This week: Nature's Mysterious PlacesEdited by: Arakun the Twisted Raccoon
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Quote for the week: Science cannot solve the ultimate mystery of nature. And that is because, in the last analysis, we ourselves are a part of the mystery that we are trying to solve.
Mystery stories often take place in familiar places, such as bustling cities, comfortable suburbs, and peaceful small towns. In these stories, the characters, readers, and even the writers feel safe until an unfamiliar threat invades their safe environment. You have probably been advised to "write what you know", which is usually good advice. However, in this newsletter, I am going to ask you to step out of your comfort zone and set your story in uncharted territory.
Thanks to modern technology and global travel, humans have visited almost all parts of the globe. However the earth still has a few secrets. Relatively unexplored and uninhabited natural places still exist. Scientists are learning more about these places all the time, but they still have tons to learn. If you set your story in one of these places, the setting itself will help create the mystery:
Tropical rain forest: The tropical rain forest of South America is the most diverse ecosystem on earth, with possibly thousands of species yet to be discovered. Your characters may find a plant that cures cancer or a spider with a deadly, untraceable poison.
Caves: Even the experts do not know how many miles of caverns wind and twist their way through the earth. Scientists are just beginning to explore Sun Donng Cavern in Vietnam, which contains the largest known cave chamber. Even caves that were discovered years ago, such as Jewel Cave in South Dakota, still have many miles of unexplored passages. Cave explorers must be strong, physically fit, and not too big. Large or tall people have difficulty crawling through narrow twisting passageways. Around the next bend, they might find a new chamber with beautiful formations. Or they may find out they aren't the first people here after all, and the cave is being used by drug smugglers, or...
Ocean bottom: At the bottom of the sea, your characters may search for shipwrecks, sunken treasure, or strange life forms that flourish around deep ocean vents. It also may be a good place to hide (or find) a body!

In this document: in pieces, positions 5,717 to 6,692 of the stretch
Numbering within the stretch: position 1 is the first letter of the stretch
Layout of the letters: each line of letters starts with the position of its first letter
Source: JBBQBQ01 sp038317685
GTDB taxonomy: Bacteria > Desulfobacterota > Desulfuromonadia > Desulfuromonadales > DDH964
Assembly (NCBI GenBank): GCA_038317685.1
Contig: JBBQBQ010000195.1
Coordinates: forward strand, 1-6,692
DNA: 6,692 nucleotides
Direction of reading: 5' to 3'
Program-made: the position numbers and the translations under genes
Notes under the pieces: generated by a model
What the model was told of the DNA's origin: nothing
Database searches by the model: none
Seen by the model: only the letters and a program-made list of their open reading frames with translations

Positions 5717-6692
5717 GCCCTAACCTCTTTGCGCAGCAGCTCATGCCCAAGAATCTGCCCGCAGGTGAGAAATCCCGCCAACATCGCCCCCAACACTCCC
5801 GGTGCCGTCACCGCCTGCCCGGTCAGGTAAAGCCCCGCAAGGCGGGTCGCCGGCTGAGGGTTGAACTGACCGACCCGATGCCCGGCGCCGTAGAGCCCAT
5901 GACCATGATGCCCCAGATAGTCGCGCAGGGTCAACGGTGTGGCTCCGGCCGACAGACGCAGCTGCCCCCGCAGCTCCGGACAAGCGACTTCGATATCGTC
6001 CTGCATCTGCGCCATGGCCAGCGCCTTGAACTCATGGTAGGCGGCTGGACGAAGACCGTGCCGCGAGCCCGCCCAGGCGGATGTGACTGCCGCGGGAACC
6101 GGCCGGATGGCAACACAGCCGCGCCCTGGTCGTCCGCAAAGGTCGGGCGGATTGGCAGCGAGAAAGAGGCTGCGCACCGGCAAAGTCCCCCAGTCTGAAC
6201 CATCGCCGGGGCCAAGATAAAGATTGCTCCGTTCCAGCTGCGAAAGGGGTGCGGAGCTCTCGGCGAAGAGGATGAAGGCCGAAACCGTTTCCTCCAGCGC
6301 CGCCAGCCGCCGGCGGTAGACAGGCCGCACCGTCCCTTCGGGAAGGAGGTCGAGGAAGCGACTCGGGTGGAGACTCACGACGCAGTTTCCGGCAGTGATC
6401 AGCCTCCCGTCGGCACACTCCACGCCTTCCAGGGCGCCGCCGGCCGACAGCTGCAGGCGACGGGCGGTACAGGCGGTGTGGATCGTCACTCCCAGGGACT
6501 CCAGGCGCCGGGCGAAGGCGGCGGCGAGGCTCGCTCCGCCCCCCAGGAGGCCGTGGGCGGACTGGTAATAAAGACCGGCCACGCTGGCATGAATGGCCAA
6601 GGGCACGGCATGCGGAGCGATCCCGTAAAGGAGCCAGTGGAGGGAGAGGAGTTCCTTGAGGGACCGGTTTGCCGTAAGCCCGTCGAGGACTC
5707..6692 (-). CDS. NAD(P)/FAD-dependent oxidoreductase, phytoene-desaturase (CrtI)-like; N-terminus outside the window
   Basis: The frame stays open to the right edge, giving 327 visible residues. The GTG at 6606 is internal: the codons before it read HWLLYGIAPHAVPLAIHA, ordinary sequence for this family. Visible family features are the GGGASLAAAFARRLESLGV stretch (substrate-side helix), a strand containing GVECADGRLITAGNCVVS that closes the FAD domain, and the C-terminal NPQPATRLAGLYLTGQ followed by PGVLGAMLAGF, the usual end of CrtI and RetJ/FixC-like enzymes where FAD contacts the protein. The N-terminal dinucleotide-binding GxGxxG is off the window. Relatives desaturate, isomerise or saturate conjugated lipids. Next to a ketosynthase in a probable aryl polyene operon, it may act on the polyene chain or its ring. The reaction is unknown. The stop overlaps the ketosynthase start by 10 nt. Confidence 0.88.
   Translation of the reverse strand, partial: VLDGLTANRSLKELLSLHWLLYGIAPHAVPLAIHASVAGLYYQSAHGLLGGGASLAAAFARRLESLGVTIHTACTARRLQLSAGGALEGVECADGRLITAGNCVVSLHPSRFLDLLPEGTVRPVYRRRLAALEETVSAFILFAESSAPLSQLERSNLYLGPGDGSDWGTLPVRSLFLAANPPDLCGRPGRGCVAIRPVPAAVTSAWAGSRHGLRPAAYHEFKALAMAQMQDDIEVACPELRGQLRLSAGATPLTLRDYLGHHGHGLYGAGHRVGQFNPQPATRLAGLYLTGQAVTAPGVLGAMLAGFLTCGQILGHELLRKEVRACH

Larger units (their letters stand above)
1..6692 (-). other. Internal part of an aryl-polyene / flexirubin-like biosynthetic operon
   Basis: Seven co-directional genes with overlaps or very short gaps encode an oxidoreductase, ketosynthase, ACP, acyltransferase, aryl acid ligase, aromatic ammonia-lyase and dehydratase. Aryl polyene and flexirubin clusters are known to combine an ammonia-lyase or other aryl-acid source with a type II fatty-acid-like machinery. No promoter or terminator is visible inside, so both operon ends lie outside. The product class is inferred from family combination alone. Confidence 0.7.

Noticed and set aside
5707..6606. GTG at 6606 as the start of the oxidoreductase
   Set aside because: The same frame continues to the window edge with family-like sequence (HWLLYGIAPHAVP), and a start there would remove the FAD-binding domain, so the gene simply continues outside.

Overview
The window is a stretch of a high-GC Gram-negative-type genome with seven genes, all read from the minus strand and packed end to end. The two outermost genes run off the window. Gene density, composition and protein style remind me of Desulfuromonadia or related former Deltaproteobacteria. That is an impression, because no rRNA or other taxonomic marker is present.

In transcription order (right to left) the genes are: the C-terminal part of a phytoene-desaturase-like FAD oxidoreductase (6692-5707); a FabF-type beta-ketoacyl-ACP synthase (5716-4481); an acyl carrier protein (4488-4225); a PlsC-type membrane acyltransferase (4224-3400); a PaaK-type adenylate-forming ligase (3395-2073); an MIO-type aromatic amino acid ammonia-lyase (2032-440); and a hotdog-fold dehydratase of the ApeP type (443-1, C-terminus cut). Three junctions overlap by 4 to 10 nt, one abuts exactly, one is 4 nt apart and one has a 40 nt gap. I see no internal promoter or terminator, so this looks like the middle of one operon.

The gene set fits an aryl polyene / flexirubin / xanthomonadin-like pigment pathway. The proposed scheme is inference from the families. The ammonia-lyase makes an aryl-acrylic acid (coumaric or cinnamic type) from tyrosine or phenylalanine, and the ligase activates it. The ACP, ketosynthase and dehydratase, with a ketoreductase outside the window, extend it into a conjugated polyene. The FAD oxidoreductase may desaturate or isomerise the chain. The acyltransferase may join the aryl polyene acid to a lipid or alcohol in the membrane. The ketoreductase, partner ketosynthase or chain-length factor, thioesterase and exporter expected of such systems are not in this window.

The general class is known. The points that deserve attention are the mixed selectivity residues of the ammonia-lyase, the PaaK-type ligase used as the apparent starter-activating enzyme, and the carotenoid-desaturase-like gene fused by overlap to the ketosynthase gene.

The far north: Any place that is dark for half the year is a great setting for a mystery. If your characters can brave the cold and snow, they may find gold or oil or study tundra life or climate change. Or they may disappear on a dark, cold night and never be seen again.
Desert: Many people think of deserts as barren areas, but some deserts are filed with specialized animals and plants that have adapted to dry conditions. A desert is defined by lack of moisture, not temperature, so some deserts are cold at least part of the year. Shifting sand may totally cover evidence of a crime, or a flash flood may wash up a skeleton that has been buried for years.
If you use one of these settings, you may not be able to draw all your characters from central casting for a mystery story. Many will be scientists, such as biologists, geologists, climatologists, and medical researchers. Others might be treasure hunters, explorers, prospectors, or thrill seekers. There may not be a real detective or police officer among them, and they may be too far from populated areas to contact the authorities. Make sure and include actual inhabitants of areas such as the rain forest, Arctic, or desert, and do research to keep everything authentic. If nothing else, you will learn about the biology, culture, and history of the area.
Something to try: Write a mystery story set in an unusual, unfamiliar setting. If you live near a unique natural setting like those described above, your unfamiliar setting might be a city or town!
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